SAN FRANCISCO (USA Today) -- Consumers are used to getting reduced prices on snazzy new smartphones - or paying next to nothing for older models - if they're willing to sign a long-term wireless contract.
But will they pay $99 for an older, refurbished smartphone if they can get basic voice, text and data service every month for free?
That's the question that a unit of Sprint wants to answer with a marketing experiment it hopes will eventually help it steal millions of customers from much larger rivals.
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The new service plan that Sprint will begin carrying over its wholesale network - and which will be sold online through a wireless upstart called FreedomPop - shows the lengths that the No. 3 mobile operator is willing to go to compete with AT&T and Verizon Wireless.
It comes as Sprint is struggling to keep pace in a maturing North American wireless market, where the big guys have captured most high-end smartphone users, while low-cost wholesalers have been siphoning off growing numbers of consumers via prepaid accounts.
How the free service became possible also demonstrates what a start-up entrepreneur sometimes has to do to attack a market dominated by huge incumbents.
In the case of FreedomPop CEO Stephen Stokols, that meant standing on the docks of Long Beach, Calif., bidding on shipping crates filled with second-generation smartphones bound for Asia.
"It was a bit like American Gangster," says Stokols, referring to the movie about notorious drug kingpin Frank Lucas. "We needed $400,000 in cash and a truck to carry it."
Stokols, a former vice president of strategy and product development at British Telecom, says his first foray nearly ended badly, when neither he nor the workers who accompanied him could fit their haul of used phones into anyone's car.
"I didn't realize we'd need such a big truck," Stokols says.
But after some perseverance - which included sitting on the darkened docks waiting for a truck to haul that first load - the company has now "locked up" about 140,000 HTC Evo handsets that cost it $68 each, he says.
The company then refurbished the devices so it could take advantage of the faster speeds of Sprint's wireless network, using a technology known as 4G LTE.
The start-up will now offer 500 Mb of data, 500 text messages and 200 so-called "anytime" voice minutes per month for free to its HTC Evo Design users - as long as they continue the service.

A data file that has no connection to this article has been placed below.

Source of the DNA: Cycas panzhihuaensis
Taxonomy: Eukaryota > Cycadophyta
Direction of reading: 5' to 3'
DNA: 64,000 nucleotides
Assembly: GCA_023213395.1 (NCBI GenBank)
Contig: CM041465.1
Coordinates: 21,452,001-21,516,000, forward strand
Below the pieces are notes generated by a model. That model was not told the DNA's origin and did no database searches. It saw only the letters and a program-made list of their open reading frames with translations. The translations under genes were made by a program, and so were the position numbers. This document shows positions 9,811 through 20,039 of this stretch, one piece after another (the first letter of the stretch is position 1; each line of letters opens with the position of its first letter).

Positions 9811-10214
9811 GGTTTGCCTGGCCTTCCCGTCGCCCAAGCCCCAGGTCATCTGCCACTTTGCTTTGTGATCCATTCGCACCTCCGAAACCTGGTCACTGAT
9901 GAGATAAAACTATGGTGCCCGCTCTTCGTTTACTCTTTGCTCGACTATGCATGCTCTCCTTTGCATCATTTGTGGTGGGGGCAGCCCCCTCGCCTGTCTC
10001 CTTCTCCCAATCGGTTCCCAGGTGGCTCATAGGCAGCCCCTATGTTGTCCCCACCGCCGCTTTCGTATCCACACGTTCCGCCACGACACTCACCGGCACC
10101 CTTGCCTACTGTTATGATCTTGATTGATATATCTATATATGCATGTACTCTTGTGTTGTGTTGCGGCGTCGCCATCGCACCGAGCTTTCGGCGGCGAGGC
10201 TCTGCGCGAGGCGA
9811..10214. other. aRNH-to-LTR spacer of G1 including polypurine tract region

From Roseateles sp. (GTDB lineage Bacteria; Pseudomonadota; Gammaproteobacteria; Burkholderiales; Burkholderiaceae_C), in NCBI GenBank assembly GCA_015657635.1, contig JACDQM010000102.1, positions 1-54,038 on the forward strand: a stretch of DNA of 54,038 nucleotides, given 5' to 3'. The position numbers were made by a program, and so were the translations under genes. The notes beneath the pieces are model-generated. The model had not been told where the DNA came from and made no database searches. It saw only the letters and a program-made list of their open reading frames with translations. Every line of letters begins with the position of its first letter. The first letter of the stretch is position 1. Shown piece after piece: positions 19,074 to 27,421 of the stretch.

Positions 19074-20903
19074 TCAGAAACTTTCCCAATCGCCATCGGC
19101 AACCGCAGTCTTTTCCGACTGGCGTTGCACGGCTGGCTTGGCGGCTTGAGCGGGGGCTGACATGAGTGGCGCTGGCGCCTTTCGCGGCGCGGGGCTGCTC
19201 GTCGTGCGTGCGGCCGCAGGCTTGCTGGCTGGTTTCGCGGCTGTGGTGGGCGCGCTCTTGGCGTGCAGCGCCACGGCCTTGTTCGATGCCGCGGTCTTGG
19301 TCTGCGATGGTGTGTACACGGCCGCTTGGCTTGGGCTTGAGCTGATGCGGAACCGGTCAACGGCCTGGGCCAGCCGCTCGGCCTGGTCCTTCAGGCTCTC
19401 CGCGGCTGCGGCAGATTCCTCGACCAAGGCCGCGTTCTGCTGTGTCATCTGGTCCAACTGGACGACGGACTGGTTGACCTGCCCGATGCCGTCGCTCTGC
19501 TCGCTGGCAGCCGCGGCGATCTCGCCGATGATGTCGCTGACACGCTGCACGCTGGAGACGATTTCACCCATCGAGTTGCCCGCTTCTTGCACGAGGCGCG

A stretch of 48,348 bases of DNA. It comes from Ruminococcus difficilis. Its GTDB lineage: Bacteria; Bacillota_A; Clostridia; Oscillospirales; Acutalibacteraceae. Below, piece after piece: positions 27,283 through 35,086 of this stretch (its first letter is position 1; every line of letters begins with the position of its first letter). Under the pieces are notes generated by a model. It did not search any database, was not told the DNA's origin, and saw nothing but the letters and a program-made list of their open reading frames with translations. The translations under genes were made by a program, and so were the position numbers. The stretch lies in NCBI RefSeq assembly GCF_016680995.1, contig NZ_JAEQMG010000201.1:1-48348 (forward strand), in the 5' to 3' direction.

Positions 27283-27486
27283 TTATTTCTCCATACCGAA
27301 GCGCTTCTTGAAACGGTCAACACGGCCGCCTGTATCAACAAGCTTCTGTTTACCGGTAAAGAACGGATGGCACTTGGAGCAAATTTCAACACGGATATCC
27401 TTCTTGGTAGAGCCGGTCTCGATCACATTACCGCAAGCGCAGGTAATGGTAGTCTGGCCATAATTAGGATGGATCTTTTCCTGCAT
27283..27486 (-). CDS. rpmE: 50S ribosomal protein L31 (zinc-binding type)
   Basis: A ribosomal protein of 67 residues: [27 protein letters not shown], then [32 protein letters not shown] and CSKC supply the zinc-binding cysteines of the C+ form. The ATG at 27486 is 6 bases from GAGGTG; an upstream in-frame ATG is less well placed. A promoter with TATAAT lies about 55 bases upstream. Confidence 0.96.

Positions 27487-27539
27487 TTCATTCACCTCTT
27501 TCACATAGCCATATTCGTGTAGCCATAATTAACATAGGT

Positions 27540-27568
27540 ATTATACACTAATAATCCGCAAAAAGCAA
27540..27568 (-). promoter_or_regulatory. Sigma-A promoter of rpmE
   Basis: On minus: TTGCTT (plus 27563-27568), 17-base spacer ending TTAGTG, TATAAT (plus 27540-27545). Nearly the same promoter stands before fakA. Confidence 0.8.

It will also offer unlimited voice and text service for $10.99 a month - a price that undercuts similar plans from AT&T, Verizon Wireless and T-Mobile by 80% or more.
FreedomPop users can also earn additional data capacity every month by getting other users to "friend" their accounts.
Users of these linked accounts can then trade data bandwidth with their friends, depending on their monthly usage needs.
"We think everyone should have access to a smartphone account," says Stokols, whose one-year-old company has already signed up 100,000 customers for its free Wi-Fi Internet service under the motto: "The Internet is a right, not a privilege."
Such talk might sound like revolutionary ranting to the largest wireless players.
They've been making huge profits from consumers who pay big money for unlimited voice and data plans.
How much money?
So much that Verizon just offered $140 billion (with a "b") to buy out the stake of Verizon Wireless owned by its partner in that venture, European giant Vodafone.
Verizon and AT&T are willing and able to subsidize the cost of the latest Apple and Android smartphones by about $400, on average.
For example, the lowest-cost model of the two newest iPhones, the 5c, costs $99 with a two-year contract at those carriers, but $549 out of network.
Sprint has long struggled to compete with the deep pockets of its rivals.
For the quarter ended in June, for example, including losses from the platform it acquired with Nextel, the company's net subscriber losses reached 2 million.
Given that, it's no wonder that the folks at Sprint's wholesale unit - which has lots of 4G LTE capacity - were willing to take a chance on FreedomPop, which had already been leasing Sprint's bandwidth for its free wireless data service.
"We don't think of this as just another innovative service offering," says Karen Freitag, vice president of global sales for Sprint's wholesale business unit. "We think FreedomPop is a game changer."
It's too early to know that for sure, of course.
In the meantime, Stokols and his posse are out scouring the docks for even newer, higher-end smartphones - and talking to handset device makers about co-branding them for FreedomPop's free and low-cost service offerings.
"We're just dipping our toe in the water," he says. "Very soon, you're going to be seeing a lot more $10 (monthly) data plans than $40 ones."